A31B8266
image4

Miranda won, followed by Lucy 2nd. AL finished top ten and the girls not far behind.

The rain came in on our ride back to Bright and pretty much stuck around until the morning.

Full results here.

Stage 3: 50km road race, shortened from the summit of Mt Hotham

WOWSERS. My legs hurt. We were on the start line, then Nekminute I was nearly dropped in neutral at 47km/hr. My god it was the fastest 25km I’ve ridden in a long time. It was a bunch smack down. I was hanging off the back in a similar fashion to yesterday. Again, the girls were doing a great job at the front. Liz nabbed the final sprint points too. I kicked myself in the butt and got myself to the front at the start of the Hotham climb, and stayed with the diminished bunch through the toughest section, The Meg. AL was there too. Along with all the usual climbers. There ended up being a bunch of about ten leading into the false flat section.

_JXP0127

IMG_5744

We were all stung out patiently waiting to get to the toll booth, where the gradient kicked up for 1km before the finish. All of a sudden we were at the steep point, 1 km to go. Everyone else darted up the climb and I started going backwards. I was pushing all the power I had through those pedals and the girls just rode away into the distance. I finished 10th. Miranda won, followed by Kate and Lucy. AL finished 7th.

Full results here

image7
Image thanks to Jen Matthies

Exceeding expectations

Overall I finished 5th on GC. I exceeded all my own expectations at Tour of Bright. I did a better TT than I could have ever expected shaving off 30 seconds from last year. I finished 3rd in Stage 2 with my first ever A grade podium and top 10 on Stage 3 too.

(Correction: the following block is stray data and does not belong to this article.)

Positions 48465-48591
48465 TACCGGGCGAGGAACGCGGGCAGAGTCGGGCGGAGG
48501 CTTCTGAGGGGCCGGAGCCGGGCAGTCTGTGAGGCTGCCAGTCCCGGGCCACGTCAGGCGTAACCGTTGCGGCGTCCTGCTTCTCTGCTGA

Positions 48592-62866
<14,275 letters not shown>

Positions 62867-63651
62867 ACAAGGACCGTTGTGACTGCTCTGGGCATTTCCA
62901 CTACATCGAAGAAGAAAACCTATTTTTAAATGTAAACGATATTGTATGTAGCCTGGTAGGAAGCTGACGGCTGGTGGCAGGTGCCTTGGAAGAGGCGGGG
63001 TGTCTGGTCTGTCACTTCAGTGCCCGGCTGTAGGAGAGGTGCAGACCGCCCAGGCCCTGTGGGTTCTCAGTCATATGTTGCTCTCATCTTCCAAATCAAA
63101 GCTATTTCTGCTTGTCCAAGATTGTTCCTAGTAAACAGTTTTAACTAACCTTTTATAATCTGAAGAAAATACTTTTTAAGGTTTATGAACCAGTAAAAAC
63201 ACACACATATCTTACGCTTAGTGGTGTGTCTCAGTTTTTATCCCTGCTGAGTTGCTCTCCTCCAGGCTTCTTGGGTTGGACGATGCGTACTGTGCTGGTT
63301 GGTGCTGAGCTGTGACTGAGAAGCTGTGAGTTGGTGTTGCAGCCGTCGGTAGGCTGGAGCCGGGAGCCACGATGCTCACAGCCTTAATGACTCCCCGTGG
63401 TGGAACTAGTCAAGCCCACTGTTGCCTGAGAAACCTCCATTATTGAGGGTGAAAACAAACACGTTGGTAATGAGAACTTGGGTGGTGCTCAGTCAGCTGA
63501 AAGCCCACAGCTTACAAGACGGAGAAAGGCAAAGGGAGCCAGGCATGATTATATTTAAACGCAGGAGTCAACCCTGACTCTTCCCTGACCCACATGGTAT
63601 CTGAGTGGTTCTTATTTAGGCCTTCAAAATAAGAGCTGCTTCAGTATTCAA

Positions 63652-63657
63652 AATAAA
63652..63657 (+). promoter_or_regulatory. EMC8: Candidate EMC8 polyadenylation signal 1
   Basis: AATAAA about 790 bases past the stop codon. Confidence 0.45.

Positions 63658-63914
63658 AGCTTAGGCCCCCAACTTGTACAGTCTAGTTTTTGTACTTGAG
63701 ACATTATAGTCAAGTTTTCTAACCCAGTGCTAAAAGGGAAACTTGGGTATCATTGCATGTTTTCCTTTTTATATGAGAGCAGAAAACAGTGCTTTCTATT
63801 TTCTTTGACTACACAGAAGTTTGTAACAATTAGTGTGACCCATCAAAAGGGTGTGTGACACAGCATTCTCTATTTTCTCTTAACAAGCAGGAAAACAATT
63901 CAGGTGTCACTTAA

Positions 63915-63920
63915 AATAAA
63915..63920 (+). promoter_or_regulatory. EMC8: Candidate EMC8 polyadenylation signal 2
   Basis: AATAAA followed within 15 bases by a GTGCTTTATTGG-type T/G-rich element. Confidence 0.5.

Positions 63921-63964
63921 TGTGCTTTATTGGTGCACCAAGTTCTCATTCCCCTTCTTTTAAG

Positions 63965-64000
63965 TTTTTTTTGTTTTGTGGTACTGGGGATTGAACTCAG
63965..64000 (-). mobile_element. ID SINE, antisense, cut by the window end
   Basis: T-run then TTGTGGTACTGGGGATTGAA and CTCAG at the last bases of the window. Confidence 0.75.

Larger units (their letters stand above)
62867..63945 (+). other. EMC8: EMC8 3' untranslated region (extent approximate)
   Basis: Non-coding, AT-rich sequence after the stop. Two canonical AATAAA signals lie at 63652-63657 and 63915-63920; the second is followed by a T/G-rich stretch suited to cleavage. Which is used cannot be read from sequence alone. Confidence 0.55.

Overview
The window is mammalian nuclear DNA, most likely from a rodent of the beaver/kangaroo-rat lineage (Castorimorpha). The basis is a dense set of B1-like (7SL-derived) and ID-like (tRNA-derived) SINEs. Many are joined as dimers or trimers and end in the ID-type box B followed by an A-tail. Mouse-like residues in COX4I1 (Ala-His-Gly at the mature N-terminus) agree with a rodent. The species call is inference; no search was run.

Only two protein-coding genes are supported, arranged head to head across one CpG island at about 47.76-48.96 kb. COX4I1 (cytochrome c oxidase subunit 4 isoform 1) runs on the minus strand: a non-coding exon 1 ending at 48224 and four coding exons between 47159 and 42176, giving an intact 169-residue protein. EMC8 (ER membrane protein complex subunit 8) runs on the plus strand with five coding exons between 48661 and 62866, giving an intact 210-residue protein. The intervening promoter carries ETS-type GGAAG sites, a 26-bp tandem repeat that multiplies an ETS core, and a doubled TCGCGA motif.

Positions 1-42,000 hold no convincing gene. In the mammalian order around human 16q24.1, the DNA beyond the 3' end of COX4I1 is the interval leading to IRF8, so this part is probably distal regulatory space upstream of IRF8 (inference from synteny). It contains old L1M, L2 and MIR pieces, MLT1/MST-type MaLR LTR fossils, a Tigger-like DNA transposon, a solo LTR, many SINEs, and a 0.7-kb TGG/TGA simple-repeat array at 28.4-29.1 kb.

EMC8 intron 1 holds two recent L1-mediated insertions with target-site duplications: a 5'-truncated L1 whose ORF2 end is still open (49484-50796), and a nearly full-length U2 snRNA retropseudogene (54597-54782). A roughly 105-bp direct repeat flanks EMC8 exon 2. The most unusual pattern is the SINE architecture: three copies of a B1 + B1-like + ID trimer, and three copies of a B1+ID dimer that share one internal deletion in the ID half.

It is very satisfying to know that my training and hard work has paid off for the past 12 months. I can’t wait to see what another year in my legs can bring me! Cycling is one of those sports where it never gets easier, you just get a little bit faster and a lot smarter. Thanks to my super coach for all her time and patience with me, because without her, I wouldn’t be here.

image5
image6
Image Purdie Long

 

So Specialized Securitor finished 2nd on teams classification. AL finished 4th on GC. Liz got the sprinters jersey and Soph and Jaz rode their guts out all weekend. SC finished well in the bunch too. I’m so proud of the team worked together this weekend, a sign of things to come I think! What a massive start to the season.

Whats next you ask? Well, I’m going to eat some peanut butter on rice cakes… Then start looking forward to the Shimano Super Crit next weekend and then Nationals next month, it’s going to be epic!

A quick shout out needs to be had… Huge thanks to our sponsors, Specialized, Securitor FG, Capo and Adidas Eyewear who without we wouldn’t be as fast or as stylish as we are. Thanks also to Pro4mance Sports Nutrition for looking after me!

3B2A3359

All photos courtesy of Peloton Cafe unless otherwise stated. Images can be purchased here.

You can follow me on Instagram or Twitter @lowercasev or Strava Verita Stewart


1 Comment

Sunshine, Prosecco and Sam Miranda Tour of the King Valley

After a stellar three weeks holiday pedalling up the famous mountains of Italy and the Pyrenees, my body decided to punish me for returning to Melbourne’s dreary winter and I spent a uncomfortable 5 days in bed with a temperature of 40. One could say that I didn’t have the most ideal prep for the upcoming Sam Miranda Tour of the King Valley. But hey, by the time Friday rolled around I was back on my bike and was excited to be racing my first NRS tour with Specialized Securitor and not to mention we were racing in my home town of Wangaratta!

TKV1
Photo taken on GoPro Hero 3+

We arrived at Wangaratta on Thursday, after a detour via the airport to pick up my new team mates. We had a full team, Sophie, Ash, Cass, Josie and Jaz plus super DS Bec and super mechanic Zeke. We were here to race Sam Miranda Tour of the King Valley, a four stage race held over three days. It is arguably the best on the women’s NRS calendar, with a TT, crit and two road races.

TKV7
Photo taken on GoPro Hero 3+